2 Corinthians 5:11-21
 Therefore, knowing the fear of the Lord, we persuade others. But what we are is known to God, and I hope it is known also to your conscience.  We are not commending ourselves to you again but giving you cause to boast about us, so that you may be able to answer those who boast about outward appearance and not about what is in the heart.  For if we are beside ourselves, it is for God; if we are in our right mind, it is for you.  For the love of Christ controls us, because we have concluded this: that one has died for all, therefore all have died;  and he died for all, that those who live might no longer live for themselves but for him who for their sake died and was raised.  From now on, therefore, we regard no one according to the flesh. Even though we once regarded Christ according to the flesh, we regard him thus no longer.  Therefore, if anyone is in Christ, he is a new creation. The old has passed away; behold, the new has come.  All this is from God, who through Christ reconciled us to himself and gave us the ministry of reconciliation;  that is, in Christ God was reconciling the world to himself, not counting their trespasses against them, and entrusting to us the message of reconciliation.  Therefore, we are ambassadors for Christ, God making his appeal through us. We implore you on behalf of Christ, be reconciled to God.  For our sake he made him to be sin who knew no sin, so that in him we might become the righteousness of God.
Have you ever had a friend discover the wonders of a new diet, a new cleaning product, or new restaurant? Their Facebook feed suddenly morphs into an extended advertisement. It doesn’t take much for us to become evangelists for things. When we experience something truly remarkable, we can’t help but share it. The Apostle Paul says that Christians are like that: “Therefore, knowing the fear of the Lord, we persuade others” (2 Cor 5:11). Those who have known the love of Christ are compelled by that very love to bring the gospel to others (5:14). This is a ministry of reconciliation (5:18).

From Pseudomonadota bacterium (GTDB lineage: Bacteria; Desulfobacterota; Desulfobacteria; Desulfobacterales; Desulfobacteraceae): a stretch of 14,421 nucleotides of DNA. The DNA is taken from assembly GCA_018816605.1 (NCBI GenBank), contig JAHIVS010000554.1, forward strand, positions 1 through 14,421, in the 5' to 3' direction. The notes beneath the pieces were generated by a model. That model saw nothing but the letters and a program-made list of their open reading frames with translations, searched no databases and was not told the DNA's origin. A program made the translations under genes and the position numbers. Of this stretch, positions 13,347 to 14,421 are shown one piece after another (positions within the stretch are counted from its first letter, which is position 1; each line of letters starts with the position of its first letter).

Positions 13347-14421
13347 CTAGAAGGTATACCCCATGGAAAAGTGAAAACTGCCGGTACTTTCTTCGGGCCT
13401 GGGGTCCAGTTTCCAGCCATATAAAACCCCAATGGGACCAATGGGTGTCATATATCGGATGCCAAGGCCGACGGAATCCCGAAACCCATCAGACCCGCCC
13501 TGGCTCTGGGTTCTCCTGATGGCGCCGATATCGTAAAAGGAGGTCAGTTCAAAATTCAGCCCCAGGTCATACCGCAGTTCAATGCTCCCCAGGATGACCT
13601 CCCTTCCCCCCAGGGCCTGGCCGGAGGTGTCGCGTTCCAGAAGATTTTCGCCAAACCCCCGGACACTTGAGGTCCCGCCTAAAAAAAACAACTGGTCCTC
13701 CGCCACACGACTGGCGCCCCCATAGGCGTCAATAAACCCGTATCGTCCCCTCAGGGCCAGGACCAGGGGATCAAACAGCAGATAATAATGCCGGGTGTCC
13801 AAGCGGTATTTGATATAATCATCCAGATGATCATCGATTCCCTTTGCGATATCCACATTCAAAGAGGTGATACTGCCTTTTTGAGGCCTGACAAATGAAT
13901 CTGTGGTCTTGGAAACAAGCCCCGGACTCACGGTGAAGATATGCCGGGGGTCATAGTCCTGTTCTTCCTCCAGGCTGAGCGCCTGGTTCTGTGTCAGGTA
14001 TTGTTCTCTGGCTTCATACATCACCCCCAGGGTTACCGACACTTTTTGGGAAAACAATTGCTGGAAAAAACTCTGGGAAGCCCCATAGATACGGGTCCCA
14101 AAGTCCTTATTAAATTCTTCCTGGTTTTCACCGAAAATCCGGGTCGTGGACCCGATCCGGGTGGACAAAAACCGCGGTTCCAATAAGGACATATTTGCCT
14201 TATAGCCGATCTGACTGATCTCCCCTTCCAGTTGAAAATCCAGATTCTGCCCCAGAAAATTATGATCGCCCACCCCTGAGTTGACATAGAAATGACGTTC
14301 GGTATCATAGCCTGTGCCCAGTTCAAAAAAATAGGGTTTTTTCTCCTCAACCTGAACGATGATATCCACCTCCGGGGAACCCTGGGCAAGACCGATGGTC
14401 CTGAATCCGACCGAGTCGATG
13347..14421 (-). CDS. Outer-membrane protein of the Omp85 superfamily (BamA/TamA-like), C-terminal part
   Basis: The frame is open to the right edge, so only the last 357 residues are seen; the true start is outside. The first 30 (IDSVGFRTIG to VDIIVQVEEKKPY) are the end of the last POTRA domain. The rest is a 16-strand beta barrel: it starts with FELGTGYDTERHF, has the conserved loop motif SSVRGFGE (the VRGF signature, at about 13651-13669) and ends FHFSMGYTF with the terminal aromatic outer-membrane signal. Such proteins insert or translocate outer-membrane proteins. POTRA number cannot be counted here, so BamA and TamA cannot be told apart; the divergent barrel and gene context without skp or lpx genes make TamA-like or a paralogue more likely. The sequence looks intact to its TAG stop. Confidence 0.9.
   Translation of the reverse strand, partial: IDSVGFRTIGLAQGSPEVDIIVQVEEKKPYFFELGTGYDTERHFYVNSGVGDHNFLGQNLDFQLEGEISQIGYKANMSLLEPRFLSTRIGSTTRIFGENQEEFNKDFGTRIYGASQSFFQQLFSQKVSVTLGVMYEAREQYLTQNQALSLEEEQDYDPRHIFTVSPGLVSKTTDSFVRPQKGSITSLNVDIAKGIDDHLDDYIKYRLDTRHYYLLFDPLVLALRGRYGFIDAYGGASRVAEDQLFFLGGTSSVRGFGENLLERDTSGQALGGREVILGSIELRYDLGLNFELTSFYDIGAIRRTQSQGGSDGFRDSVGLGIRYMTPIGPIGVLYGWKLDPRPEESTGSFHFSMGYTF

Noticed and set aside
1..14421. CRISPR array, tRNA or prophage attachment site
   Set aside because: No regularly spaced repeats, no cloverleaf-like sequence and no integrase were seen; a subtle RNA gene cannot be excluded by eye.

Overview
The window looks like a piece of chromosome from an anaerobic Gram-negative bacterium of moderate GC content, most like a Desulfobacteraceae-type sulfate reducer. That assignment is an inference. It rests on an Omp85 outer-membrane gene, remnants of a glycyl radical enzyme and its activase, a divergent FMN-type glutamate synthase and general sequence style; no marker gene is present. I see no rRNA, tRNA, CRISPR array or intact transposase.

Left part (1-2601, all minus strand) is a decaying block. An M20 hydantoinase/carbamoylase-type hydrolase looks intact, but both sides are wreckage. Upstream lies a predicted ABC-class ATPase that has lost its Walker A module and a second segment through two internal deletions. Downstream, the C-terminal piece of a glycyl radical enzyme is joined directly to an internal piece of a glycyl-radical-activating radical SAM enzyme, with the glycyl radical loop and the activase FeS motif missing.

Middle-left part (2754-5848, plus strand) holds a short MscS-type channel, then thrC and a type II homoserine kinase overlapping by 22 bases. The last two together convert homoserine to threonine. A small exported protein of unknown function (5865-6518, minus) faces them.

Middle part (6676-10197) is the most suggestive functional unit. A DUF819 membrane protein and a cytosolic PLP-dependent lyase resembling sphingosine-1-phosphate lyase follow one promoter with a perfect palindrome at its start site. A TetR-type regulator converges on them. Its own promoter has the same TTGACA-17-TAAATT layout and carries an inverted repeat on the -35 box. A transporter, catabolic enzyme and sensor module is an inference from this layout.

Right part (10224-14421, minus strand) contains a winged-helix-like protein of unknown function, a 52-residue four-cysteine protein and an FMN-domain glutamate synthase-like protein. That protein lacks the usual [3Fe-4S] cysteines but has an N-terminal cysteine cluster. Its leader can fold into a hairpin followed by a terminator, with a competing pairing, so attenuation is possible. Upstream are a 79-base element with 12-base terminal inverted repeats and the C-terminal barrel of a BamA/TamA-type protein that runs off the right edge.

The word reconciliation may drudge up images of an impassive counselor listening to a couple on the brink of divorce giving it one last go. (Or for some in finances, it may trigger panicked attempts to make sure the numbers all add up!) But the image that should come to mind is that of a God who begs. Now, that may sound rather impious initially, but listen to the language that Paul uses: “we are ambassadors for Christ, God making his appeal through us. We implore you on behalf of Christ, be reconciled to God…Working together with him, then, we appeal to you not to receive the grace of God in vain” (5:20; 6:1). Ambassadors. Appeal. Implore. This is God sending his redeemed out, pleading with a lost world to enter in. And while Paul does say that all of this is from God (5:18), we should not miss the urgency of this text.
God begs, not as someone who is weak and in need. Rather, he begs as a sovereign and majestic creator who loves.* Believer, are you pleading with your friends and neighbors to be reconciled to this God? Do you feel the urgency of eternity on your doorstep? If you are in Christ, then you have been given this ministry of reconciliation.
The result of this ministry of reconciliation is that God would make new creations in Christ (5:17). Paul recognizes that the problem the world is facing is not a matter of cleaning up one’s act. It is a matter of death and resurrection. He says that “for our sake he made him to be sin who knew no sin, so that in him we might become the righteousness of God” (5:21). It was for our sake that Christ came to die, so that in him we may be declared righteous. Do you see what love the Father has shown? At Calvary, God’s love and God’s justice are both poured out. This is love. And this is certainly a love worth sharing.
*This is from a 2009 sermon preached by Dr. Russell Moore at Southern Seminary in Louisville, KY